A court in Birmingham, England has convicted three men of plotting to carry out a suicide bombing campaign inspired by the late terrorist mastermind Anwar al-Awlaki.
Irfan Khalid, Ashik Ali and Irfan Naseer were radicalized by Awlaki's lectures and by al-Qaida in the Arabian Peninsula's Inspire magazine, which regularly featured the terrorist mastermind's articles prior to his death in a September 2011 drone strike.
Police found lectures by al-Awlaki on Khalid's cell phone, including "The Book of Jihad," "It's a War against Islam," "Brutality towards Muslims" and "Stop Police Terror."
According to the Telegraph, Khalid encouraged his fellow plotters to listen to al-Awlaki's lectures.
Additional CD-ROMs containing talks by al-Awlaki were found in Khalid's grandparents' home. The terrorist leader's messages were also found stored in Ali's laptop and cell phone.
The trio experimented with making bombs using ammonium nitrate they removed from sports injury cold packs. Experts told the court they could have developed a viable improvised explosive device (IED) using their bomb-making recipe.
Such tactics resemble the sort of "Open Source Jihad" tactics advocated in Inspire that call for small groups or individual jihadists to make bombs and other weapons using readily available ingredients.
"They wanted to commit their own 9/11. They were critical of the July 7  bombers because they didn't kill enough people," said Marcus Beale, assistant commissioner of the West Midlands Police, the Guardian reported. "From evidence we presented to the court there were 8-10 bombs that they wanted to deploy, a mixture of suicide bombs and IEDs. So in terms of their capability, if they delivered on the plans that they had they would have committed mass murder on a horrendous scale."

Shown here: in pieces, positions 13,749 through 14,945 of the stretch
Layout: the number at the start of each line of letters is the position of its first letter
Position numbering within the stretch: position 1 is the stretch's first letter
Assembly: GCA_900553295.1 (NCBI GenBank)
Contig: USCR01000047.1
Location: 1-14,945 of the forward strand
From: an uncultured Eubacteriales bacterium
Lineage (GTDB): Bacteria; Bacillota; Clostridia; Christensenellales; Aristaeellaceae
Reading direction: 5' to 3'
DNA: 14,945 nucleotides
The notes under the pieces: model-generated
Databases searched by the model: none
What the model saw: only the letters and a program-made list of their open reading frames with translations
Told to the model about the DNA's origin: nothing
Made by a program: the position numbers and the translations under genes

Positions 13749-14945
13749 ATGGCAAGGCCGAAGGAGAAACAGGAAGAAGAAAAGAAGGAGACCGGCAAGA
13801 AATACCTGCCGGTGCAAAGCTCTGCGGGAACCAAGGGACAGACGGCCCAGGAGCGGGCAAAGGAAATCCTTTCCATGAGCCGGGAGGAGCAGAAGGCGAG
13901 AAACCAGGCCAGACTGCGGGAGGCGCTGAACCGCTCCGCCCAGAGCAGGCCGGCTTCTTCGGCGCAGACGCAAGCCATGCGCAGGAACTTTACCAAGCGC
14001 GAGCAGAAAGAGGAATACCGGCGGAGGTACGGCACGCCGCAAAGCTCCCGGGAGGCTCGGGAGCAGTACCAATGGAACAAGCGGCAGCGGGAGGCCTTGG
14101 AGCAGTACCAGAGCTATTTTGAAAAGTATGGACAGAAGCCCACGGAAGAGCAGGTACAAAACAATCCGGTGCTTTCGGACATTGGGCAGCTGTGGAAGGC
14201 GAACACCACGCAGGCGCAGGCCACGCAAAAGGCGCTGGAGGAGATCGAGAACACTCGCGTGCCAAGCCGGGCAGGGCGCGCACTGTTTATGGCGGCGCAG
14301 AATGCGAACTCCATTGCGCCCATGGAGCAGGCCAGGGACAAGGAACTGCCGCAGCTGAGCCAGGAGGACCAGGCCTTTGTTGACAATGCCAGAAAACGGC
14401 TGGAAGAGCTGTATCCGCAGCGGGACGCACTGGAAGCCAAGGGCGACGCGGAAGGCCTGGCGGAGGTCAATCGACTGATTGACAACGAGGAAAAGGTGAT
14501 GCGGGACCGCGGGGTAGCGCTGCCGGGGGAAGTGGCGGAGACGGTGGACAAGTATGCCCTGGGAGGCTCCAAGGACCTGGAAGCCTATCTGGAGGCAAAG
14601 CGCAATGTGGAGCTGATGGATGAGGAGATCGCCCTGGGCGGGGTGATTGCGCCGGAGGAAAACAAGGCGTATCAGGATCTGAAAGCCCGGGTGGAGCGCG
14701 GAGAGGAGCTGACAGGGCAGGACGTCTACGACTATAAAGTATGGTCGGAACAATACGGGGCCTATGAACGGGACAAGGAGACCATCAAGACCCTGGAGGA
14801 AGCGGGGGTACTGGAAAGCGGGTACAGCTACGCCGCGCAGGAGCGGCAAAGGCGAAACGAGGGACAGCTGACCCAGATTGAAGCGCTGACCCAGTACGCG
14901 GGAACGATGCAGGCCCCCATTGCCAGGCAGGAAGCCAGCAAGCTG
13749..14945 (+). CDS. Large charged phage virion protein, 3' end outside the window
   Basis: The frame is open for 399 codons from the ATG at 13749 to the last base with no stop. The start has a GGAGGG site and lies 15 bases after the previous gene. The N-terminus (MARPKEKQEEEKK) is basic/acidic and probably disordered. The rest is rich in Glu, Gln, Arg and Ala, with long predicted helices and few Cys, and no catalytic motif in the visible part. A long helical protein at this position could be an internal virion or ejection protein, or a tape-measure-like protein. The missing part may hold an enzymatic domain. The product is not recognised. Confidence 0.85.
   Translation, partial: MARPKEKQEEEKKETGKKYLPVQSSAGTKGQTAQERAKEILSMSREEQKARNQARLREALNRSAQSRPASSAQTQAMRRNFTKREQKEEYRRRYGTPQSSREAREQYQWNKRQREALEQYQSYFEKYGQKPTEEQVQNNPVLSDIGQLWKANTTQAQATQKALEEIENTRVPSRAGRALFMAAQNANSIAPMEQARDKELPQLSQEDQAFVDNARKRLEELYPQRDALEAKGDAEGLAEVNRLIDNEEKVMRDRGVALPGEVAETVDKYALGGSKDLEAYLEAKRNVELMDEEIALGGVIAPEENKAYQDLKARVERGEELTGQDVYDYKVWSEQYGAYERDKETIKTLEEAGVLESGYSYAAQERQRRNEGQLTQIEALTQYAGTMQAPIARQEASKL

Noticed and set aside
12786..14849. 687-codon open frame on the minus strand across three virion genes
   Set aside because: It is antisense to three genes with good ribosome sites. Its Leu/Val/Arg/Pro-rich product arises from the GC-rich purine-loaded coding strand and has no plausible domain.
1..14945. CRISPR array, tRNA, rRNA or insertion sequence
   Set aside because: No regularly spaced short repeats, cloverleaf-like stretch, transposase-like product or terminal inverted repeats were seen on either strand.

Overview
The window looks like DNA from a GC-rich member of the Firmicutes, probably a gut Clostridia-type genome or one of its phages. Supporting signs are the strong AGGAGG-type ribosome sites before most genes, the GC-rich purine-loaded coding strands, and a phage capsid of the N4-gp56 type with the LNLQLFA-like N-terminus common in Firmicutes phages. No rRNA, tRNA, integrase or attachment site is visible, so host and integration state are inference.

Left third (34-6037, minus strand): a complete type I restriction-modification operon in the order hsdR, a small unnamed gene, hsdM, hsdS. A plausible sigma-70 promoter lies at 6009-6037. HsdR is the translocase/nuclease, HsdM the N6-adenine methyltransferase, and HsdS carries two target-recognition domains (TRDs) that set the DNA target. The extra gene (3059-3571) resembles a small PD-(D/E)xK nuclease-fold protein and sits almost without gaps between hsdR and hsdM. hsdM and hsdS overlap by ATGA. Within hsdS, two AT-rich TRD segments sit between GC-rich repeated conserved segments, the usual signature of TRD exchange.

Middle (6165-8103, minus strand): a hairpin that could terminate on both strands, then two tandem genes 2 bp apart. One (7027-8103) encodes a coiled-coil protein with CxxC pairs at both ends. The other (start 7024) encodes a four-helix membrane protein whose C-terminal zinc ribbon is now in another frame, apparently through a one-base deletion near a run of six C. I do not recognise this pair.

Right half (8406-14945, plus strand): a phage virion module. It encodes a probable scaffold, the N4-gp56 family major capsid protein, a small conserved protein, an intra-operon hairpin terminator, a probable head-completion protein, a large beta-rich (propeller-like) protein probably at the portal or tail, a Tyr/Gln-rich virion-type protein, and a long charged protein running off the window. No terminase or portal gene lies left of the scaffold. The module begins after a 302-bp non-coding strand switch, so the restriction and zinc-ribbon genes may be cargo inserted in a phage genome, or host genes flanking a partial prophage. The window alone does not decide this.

A coordinated series of bombings in London in 2005 killed 52 people in what is known as the 7/7 attacks.
Another of the plans the trio discussed involving the attaching of blades to the wheels of cars to mow down pedestrians came directly from an Inspire article titled, "The Ultimate Mowing Machine."
Al-Awlaki has been tied to numerous other terror plots, including: Maj. Nidal Hasan and the Fort Hood shooting, Umar Farouq Abdulmutallab's plot to blow up an airliner with a bomb in his underwear and Faisal Shahzad's plot to blow up a truck in Times Square. The 9/11 Commission Report also stated he was tied to two of the 9/11 hijackers.
Although al-Awlaki might be gone his message lingers in his videos that are still for sale in Islamic bookstores and in more than 2,000 YouTube videos.